Police arrest notorious Juba terror gangs

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[Juba, South Sudan, TCT, By ZITA PENZI, Guest Writer]  Last week, some suspected robbers were arrested during a crackdown in the city. They have often been branded as, “hard core” criminals by some crime busters in Juba City because their activities nearly converted the city into a pariah of insecurity.

[Juba, South Sudan, TCT, By ZITA PENZI, Guest Writer]  Last week, some suspected robbers were arrested during a crackdown in the city. They have often been branded as, “hard core” criminals by some crime busters in Juba City because their activities nearly converted the city into a pariah of insecurity.

Victims of this daring gang confessed that these thieves unleash fear and terror with a shocking measure of impunity.

Over the past few months, the heavily armed gangs have engaged security personnel in hide and seek games that left city residents near hostages.

They mugged, robbed and maimed their victims, and in some cases altercations would end up in fatal shootings.

Areas most affected included Munuki, Jebel, Tongpiny and Atla-bara residential areas where the gang even engaged in carjacking and broad-day light move-like attacks.

Their testimonies paint a picture of criminals on the loose, who have continued to terrorize city residents to a point of almost converting the city into their territory.

Those who spoke in confidence confessed their worst moments in their lives. They say the gangs target vehicles with temporary number plates or carjack motorists and drive off with them after robbing them of valuables including mobile phones and money.

“They carjacked me in Juba Nabare or Tongpiny as some people call it, confiscated my phones, took my cash and bundled me in the boot of my Toyota Premio car. They drove around the city and later dumped me in Gudele,” says Fred, not his real name.

Fred is a taxi driver and most of his clients hang out at night so he does most of his business at night. Unfortunately this is the prime time for the criminals who also waylay motorists on the poorly lit streets.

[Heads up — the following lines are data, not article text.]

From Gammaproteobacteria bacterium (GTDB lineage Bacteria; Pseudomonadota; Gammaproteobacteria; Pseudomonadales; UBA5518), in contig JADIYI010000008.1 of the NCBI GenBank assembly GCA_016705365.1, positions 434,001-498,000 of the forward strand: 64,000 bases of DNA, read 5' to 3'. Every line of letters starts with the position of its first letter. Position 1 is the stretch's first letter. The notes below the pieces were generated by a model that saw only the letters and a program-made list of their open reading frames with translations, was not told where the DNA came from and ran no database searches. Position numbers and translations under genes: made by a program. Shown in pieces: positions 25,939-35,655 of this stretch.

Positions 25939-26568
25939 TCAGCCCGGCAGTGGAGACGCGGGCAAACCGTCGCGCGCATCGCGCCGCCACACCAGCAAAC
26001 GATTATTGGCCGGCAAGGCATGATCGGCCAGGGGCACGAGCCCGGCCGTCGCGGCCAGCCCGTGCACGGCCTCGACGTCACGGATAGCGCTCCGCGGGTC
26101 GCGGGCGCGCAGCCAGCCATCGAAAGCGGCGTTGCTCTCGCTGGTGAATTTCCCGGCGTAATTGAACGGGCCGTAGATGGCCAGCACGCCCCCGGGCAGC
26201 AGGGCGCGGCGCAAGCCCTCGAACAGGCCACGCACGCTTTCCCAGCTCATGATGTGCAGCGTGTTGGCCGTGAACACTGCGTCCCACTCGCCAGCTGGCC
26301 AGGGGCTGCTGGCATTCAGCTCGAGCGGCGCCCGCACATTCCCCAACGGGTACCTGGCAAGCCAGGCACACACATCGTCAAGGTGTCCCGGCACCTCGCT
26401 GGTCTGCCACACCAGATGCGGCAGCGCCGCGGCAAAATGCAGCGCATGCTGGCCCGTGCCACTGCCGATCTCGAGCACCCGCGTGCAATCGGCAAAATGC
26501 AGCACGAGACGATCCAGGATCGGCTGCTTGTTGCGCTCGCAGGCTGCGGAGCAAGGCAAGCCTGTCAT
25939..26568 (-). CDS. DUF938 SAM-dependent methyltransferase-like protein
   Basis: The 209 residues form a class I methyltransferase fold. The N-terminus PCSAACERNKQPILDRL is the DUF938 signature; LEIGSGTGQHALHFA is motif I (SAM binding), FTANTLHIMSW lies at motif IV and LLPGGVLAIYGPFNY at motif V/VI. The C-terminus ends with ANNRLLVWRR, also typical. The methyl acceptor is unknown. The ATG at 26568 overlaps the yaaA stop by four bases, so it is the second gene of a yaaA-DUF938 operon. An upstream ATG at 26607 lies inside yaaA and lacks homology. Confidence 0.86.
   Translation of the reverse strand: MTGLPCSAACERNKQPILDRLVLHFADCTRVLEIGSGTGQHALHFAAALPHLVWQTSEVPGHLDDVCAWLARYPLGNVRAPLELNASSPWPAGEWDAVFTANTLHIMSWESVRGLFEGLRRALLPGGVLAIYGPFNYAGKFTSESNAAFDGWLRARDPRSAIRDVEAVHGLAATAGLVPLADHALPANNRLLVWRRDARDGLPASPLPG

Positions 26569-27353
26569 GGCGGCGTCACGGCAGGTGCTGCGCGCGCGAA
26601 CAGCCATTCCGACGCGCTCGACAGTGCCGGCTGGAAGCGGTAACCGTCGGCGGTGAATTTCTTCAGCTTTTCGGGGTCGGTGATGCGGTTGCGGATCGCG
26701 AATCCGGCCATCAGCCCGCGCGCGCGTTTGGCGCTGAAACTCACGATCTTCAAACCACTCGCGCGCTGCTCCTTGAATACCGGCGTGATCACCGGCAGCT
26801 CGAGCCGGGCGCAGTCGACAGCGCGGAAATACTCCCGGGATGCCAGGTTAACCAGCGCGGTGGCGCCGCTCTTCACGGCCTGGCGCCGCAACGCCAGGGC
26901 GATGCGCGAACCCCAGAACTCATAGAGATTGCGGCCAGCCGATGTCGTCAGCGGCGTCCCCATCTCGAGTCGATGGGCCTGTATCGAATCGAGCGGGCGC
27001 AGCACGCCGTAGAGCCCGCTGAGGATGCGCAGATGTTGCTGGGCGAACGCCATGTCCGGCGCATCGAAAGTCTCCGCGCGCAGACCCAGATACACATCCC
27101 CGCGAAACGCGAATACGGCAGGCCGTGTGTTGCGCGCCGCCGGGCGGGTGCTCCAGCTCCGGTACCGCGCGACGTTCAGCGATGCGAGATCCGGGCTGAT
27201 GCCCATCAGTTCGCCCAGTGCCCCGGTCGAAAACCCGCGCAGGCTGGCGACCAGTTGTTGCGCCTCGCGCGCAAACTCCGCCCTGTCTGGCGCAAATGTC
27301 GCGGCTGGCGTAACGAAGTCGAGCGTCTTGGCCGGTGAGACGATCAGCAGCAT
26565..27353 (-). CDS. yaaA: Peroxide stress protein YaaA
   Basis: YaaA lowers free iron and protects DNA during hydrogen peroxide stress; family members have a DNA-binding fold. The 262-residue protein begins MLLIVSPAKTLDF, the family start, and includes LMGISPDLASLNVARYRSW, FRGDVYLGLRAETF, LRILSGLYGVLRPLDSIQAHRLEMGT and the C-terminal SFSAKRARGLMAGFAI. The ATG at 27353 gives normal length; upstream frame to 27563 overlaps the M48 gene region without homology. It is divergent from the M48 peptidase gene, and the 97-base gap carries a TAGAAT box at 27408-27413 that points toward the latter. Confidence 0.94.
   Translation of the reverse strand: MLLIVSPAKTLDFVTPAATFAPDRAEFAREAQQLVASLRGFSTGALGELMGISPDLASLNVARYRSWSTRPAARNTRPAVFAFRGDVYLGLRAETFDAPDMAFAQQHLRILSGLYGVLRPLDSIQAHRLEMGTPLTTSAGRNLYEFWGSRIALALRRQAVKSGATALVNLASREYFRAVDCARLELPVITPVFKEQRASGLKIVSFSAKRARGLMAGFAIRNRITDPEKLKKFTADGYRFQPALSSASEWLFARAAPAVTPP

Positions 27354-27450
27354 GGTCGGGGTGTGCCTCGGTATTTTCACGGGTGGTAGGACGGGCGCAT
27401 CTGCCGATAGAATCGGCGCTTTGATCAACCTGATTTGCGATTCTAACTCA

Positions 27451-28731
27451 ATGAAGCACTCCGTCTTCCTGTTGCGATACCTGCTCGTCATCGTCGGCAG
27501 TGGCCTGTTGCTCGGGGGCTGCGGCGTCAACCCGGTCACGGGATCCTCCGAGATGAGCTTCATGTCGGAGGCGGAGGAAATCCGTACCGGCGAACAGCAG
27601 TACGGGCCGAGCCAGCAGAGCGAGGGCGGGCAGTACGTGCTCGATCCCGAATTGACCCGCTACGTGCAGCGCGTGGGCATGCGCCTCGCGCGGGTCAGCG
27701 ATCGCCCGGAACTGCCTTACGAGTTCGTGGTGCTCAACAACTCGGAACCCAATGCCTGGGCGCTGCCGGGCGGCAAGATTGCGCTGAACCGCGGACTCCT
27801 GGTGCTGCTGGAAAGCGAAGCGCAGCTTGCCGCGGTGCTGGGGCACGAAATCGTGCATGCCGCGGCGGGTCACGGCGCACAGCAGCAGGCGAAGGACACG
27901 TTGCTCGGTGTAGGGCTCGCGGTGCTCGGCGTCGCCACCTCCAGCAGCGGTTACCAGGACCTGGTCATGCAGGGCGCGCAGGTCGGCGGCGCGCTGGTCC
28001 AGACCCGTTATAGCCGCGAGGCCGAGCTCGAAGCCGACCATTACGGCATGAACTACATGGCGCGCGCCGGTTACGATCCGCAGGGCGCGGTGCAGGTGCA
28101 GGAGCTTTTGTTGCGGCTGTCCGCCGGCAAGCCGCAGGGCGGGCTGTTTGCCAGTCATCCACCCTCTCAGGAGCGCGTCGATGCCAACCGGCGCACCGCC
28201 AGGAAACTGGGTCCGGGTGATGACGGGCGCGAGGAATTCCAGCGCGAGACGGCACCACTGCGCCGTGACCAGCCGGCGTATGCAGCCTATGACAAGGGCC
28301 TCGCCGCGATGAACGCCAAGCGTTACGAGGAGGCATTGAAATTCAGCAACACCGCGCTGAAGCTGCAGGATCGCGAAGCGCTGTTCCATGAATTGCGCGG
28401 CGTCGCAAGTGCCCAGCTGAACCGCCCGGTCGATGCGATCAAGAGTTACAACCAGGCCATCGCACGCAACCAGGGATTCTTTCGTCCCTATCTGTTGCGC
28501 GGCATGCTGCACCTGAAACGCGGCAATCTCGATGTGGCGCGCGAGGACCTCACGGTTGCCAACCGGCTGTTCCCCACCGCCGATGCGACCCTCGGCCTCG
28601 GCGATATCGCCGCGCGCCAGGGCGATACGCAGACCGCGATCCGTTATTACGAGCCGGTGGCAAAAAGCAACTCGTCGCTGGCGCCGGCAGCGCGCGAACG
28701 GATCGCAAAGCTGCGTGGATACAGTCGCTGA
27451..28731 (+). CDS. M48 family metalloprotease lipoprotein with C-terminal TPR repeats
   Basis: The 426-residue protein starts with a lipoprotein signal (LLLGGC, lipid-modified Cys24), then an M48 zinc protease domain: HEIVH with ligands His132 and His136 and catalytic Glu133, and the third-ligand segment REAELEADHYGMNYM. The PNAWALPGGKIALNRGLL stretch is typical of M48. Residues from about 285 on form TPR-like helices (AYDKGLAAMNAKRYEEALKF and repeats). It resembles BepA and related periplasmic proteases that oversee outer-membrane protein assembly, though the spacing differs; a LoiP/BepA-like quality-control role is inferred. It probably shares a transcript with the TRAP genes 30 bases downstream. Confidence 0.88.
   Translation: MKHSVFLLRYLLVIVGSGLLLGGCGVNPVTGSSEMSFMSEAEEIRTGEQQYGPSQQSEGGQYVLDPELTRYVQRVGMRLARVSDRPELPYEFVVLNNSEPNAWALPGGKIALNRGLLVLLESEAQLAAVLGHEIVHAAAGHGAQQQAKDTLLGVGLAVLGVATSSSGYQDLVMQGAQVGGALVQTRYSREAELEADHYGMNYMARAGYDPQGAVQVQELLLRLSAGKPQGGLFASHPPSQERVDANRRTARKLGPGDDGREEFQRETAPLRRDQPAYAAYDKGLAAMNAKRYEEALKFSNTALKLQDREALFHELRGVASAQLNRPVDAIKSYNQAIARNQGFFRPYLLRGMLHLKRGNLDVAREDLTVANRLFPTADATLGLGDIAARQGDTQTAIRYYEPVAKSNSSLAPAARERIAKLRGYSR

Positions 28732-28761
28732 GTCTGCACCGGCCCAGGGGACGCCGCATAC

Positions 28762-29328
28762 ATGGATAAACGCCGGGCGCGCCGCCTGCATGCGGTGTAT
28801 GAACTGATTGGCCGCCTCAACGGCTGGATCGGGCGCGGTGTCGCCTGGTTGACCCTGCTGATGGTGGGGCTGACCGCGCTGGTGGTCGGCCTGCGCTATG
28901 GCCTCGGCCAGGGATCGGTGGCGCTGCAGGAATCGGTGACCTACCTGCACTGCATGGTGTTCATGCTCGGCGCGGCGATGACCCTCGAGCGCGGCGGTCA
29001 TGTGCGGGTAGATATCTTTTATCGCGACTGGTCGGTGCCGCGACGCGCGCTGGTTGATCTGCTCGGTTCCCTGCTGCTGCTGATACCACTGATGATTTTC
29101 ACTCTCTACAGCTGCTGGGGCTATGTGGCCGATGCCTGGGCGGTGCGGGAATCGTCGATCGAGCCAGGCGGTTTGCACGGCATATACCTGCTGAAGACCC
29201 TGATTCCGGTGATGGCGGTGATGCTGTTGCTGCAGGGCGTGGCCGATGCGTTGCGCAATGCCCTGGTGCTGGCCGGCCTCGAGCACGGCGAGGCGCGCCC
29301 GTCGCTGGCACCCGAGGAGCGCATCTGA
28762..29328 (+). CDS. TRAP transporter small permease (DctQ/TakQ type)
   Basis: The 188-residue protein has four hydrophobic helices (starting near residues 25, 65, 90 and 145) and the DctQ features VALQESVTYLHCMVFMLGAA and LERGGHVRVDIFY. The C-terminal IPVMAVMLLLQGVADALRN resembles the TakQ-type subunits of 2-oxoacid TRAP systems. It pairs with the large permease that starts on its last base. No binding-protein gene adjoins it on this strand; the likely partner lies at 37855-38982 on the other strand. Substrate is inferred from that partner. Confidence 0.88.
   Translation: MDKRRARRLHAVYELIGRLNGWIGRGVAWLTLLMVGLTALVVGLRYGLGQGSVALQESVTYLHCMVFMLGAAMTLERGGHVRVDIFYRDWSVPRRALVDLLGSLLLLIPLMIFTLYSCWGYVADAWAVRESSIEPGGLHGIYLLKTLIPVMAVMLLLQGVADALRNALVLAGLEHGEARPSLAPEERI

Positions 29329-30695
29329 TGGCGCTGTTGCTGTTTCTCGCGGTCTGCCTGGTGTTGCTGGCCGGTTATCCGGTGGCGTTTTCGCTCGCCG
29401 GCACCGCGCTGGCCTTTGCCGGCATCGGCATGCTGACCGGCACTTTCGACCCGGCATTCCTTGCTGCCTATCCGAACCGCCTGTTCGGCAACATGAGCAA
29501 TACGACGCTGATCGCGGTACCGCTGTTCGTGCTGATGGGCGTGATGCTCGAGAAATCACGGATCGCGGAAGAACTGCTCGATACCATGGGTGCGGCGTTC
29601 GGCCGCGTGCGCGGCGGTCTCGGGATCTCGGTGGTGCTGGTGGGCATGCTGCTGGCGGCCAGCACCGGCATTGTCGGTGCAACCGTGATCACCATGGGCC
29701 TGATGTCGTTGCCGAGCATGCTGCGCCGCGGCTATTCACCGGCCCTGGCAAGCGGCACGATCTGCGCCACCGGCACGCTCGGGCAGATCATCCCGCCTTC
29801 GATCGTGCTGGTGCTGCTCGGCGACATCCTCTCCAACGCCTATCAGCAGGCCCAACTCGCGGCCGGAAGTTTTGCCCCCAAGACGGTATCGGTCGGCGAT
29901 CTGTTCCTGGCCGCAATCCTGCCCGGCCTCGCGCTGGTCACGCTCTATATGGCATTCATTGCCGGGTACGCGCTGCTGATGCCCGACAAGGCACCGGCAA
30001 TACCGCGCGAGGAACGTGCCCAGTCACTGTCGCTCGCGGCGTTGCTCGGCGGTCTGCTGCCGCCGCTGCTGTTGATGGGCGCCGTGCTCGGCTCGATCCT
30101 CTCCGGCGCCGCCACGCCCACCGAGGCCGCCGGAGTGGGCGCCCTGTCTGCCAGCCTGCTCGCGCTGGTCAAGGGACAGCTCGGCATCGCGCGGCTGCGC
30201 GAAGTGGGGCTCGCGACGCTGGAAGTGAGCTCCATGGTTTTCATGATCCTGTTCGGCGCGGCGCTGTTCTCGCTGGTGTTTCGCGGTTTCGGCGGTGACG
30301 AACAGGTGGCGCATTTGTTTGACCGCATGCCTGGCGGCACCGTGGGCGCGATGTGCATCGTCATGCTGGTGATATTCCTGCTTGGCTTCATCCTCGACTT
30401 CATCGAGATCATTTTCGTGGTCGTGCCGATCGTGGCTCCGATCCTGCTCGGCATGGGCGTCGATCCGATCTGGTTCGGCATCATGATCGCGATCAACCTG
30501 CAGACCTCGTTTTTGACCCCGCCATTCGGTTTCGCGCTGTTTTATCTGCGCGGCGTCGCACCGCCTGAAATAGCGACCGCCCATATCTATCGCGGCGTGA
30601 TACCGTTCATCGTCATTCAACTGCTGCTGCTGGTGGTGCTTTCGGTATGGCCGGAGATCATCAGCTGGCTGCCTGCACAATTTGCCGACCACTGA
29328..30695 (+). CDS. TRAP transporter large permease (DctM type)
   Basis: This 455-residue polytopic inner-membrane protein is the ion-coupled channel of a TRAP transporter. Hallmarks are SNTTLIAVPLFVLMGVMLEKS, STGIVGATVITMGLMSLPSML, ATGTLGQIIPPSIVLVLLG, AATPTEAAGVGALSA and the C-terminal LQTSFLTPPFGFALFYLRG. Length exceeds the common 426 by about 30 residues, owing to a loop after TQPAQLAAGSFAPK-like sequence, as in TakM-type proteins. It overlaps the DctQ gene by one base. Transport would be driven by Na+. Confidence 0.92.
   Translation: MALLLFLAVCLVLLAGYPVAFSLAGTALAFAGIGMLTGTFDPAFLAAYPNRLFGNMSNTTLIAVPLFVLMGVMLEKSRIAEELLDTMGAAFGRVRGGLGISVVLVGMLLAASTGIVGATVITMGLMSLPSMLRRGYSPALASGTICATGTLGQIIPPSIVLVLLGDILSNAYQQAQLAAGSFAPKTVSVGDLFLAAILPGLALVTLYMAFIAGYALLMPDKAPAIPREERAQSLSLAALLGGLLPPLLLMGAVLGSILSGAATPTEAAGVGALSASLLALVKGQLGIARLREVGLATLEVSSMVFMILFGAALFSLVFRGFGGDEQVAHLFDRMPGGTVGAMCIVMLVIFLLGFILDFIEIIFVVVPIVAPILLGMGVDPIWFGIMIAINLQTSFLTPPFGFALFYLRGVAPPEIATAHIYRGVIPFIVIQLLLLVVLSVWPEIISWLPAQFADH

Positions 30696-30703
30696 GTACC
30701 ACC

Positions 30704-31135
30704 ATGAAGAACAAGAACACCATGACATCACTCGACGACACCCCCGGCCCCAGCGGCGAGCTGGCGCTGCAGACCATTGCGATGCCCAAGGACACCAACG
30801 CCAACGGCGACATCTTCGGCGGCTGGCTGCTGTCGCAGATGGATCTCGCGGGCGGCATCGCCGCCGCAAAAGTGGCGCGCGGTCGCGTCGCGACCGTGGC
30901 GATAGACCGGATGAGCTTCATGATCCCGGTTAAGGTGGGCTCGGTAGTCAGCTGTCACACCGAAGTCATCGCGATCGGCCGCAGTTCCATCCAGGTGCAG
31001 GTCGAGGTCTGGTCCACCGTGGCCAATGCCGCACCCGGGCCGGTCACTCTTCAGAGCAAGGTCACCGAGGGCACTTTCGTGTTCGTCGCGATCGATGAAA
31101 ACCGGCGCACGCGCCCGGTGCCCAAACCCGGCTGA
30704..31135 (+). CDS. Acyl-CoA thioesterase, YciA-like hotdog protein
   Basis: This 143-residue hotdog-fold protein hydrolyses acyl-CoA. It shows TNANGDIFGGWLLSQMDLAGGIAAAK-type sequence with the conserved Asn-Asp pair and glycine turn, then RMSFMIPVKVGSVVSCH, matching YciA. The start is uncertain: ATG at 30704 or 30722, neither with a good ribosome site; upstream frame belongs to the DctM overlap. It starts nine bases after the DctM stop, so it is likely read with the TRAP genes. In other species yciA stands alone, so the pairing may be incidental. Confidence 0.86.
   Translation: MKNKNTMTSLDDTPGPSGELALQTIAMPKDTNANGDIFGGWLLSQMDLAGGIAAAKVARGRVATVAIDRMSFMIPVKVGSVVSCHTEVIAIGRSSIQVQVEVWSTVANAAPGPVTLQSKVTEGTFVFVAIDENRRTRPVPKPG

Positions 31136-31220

“They wielded guns at me. I had to stop and by the way, they don’t harm you. Their interest is money and valuables.So I simply played it cool by co-operating with them,” he adds.

Peter Hakim, not his real name, is a boda boda rider and operates near E-Base restaurant in Tongpiny residential area.

Peter says, he once rescued a motorist who had been carjacked and dumped in Munuki’s Suk Libya.

“I saw him lying by the roadside and it seemed they had also tortured him and he was unable to walk. They stole all his belongings plus his Toyota Noah car,” Peter recalls.

He says he is privy to similar incidents where motorists have been abducted and their stolen vehicles have not been traced to date.

Stanley Mutugi, a Kenyan taxi driver, was carjacked and robbed of his valuables including his Toyota Regius model car on Monday 9th September,

Mutugi says the gang threatened him with serious consequences if he dared raise an alarm.

“When they find you, they unleash terror in you to ensure you are terrified and demobilised,” he says.

On Sunday 8th September 2019, Abdi Mohammed was driving near Kololo area, down the American embassy when he was waylaid by a gang of four armed men.

“I had to literally reverse like a mad man, they brandished a pistol on my windscreen and one tried to open my passenger door but it was locked. I managed to escape by whisker, I think it was through God’s mercy,” Abdi’s says.

A fortnight ago, Abdi’s friend, Daudi, lost his brand new Toyota Harrier to the criminals who carjacked him as he came from a night club in Jebel area.

“My friend wanted to drop off his girlfriend so as he walked to the car to collect an umbrella because it was drizzling, two men accosted him and asked him to surrender the car keys at gun point,” Abdi’s recalls.

Some sources within the security sector said they are baffled by the sudden upsurge in the number of carjacking incidents.

“We have heard of so many cases of motor vehicle theft and one wonders whether these could be activities of the same criminal gangs like the Nigas or Toronto boys,” the confidential source said.

He however says the Toronto boys engage in petty crimes including mugging and pickpocketing.

“These are hard-core criminals because they also abduct people and steal vehicles. The stolen vehicles are either dismantled into spare parts or sold as scrap metal,” the source said.

Investigations further pointed out that the criminals target specific models of cars like ,Toyota Land cruiser V8, Toyota Harrier, Toyota Regius, Toyota Premio, Toyota Lexus Harrier, Toyota Noah and Toyota Voxy.

Emily Keringo a fruit seller in Suk Abyei says, “The best thing is to stay indoors and if possible, avoid unnecessary movements at night”.

She says the criminals do not strike when they have scanty information about their unsuspecting victim.